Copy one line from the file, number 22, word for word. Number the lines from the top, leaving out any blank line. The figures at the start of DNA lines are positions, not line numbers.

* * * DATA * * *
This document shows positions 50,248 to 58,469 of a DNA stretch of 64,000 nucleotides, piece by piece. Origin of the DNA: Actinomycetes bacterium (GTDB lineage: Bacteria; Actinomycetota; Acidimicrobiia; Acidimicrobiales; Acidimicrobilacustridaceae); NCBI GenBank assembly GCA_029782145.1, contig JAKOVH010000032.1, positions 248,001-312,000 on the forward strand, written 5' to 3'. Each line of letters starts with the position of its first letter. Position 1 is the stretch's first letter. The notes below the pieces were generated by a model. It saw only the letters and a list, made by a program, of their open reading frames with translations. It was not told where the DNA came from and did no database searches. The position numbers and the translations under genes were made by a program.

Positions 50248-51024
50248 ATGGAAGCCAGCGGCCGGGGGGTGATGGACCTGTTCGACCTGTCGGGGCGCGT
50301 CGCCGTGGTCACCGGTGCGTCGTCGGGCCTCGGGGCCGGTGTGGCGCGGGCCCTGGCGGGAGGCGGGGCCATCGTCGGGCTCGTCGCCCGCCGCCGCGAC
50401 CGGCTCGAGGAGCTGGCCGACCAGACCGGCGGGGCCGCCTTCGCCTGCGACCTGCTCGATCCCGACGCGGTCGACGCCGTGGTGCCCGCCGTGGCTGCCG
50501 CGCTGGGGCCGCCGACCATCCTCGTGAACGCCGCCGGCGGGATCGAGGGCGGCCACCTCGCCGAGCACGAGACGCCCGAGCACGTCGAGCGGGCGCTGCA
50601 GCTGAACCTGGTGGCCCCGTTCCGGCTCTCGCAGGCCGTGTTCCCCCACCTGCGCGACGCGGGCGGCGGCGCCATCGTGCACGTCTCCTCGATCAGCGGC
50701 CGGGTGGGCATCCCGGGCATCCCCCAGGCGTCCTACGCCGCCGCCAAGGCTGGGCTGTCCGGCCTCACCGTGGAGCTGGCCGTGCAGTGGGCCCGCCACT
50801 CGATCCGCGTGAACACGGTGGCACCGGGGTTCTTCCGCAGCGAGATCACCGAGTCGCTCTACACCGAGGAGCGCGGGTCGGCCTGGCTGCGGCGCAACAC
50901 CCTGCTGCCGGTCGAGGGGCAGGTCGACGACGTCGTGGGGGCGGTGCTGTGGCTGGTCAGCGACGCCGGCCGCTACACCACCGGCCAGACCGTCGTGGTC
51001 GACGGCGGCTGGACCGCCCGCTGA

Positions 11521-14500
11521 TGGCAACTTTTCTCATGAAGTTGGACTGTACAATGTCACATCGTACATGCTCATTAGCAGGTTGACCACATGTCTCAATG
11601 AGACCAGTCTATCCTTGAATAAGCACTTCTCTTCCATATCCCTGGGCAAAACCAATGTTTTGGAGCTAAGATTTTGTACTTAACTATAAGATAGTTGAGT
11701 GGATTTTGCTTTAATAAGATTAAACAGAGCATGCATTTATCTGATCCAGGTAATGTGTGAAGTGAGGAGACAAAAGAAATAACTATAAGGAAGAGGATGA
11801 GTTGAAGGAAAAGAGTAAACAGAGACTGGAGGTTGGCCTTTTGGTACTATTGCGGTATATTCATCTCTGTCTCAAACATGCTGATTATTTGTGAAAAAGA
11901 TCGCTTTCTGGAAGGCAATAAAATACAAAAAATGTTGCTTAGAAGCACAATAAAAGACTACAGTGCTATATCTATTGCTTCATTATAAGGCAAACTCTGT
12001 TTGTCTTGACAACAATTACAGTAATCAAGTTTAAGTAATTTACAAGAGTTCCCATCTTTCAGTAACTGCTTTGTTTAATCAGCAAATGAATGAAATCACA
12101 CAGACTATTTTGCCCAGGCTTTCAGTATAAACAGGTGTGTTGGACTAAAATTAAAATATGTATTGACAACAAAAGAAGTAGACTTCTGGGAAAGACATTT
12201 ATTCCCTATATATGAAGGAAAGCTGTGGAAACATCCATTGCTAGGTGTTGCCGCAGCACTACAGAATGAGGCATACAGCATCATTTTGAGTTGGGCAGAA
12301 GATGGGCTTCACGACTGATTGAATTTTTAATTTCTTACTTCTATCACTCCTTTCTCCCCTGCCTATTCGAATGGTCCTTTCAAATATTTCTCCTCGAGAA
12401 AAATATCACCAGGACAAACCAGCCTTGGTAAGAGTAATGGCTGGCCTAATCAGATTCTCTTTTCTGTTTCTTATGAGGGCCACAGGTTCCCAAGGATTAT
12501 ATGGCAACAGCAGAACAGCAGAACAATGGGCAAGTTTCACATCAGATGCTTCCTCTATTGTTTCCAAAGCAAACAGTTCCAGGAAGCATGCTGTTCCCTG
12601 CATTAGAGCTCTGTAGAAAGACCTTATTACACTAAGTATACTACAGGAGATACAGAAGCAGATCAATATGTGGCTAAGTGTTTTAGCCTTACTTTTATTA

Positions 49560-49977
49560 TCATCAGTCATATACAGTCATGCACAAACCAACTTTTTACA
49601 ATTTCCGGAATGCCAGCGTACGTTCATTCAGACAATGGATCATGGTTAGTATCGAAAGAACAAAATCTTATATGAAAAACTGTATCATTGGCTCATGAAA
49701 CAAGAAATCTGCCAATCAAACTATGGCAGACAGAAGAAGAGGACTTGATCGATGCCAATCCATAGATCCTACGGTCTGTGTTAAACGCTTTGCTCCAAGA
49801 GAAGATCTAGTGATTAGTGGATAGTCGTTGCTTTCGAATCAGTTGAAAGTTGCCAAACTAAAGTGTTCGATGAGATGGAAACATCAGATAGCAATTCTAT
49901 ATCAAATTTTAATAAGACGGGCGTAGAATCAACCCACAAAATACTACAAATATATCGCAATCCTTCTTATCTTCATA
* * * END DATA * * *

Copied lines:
12401 AAATATCACCAGGACAAACCAGCCTTGGTAAGAGTAATGGCTGGCCTAATCAGATTCTCTTTTCTGTTTCTTATGAGGGCCACAGGTTCCCAAGGATTAT